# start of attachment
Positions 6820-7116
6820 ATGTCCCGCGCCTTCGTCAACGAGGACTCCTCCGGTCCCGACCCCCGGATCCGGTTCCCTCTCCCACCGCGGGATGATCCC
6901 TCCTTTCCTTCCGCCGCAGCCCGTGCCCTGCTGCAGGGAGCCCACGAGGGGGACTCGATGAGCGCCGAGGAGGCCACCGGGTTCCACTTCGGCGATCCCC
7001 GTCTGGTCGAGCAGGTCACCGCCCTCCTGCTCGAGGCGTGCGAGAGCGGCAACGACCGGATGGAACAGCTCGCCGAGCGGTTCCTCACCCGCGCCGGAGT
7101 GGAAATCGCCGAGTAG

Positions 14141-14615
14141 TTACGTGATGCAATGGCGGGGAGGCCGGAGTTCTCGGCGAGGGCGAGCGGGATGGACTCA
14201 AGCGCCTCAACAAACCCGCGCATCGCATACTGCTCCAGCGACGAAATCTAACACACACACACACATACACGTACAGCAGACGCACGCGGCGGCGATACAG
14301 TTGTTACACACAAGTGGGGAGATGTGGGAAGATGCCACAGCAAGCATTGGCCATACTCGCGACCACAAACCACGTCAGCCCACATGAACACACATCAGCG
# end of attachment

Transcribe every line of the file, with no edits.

Positions 6820-7116
6820 ATGTCCCGCGCCTTCGTCAACGAGGACTCCTCCGGTCCCGACCCCCGGATCCGGTTCCCTCTCCCACCGCGGGATGATCCC
6901 TCCTTTCCTTCCGCCGCAGCCCGTGCCCTGCTGCAGGGAGCCCACGAGGGGGACTCGATGAGCGCCGAGGAGGCCACCGGGTTCCACTTCGGCGATCCCC
7001 GTCTGGTCGAGCAGGTCACCGCCCTCCTGCTCGAGGCGTGCGAGAGCGGCAACGACCGGATGGAACAGCTCGCCGAGCGGTTCCTCACCCGCGCCGGAGT
7101 GGAAATCGCCGAGTAG

Positions 14141-14615
14141 TTACGTGATGCAATGGCGGGGAGGCCGGAGTTCTCGGCGAGGGCGAGCGGGATGGACTCA
14201 AGCGCCTCAACAAACCCGCGCATCGCATACTGCTCCAGCGACGAAATCTAACACACACACACACATACACGTACAGCAGACGCACGCGGCGGCGATACAG
14301 TTGTTACACACAAGTGGGGAGATGTGGGAAGATGCCACAGCAAGCATTGGCCATACTCGCGACCACAAACCACGTCAGCCCACATGAACACACATCAGCG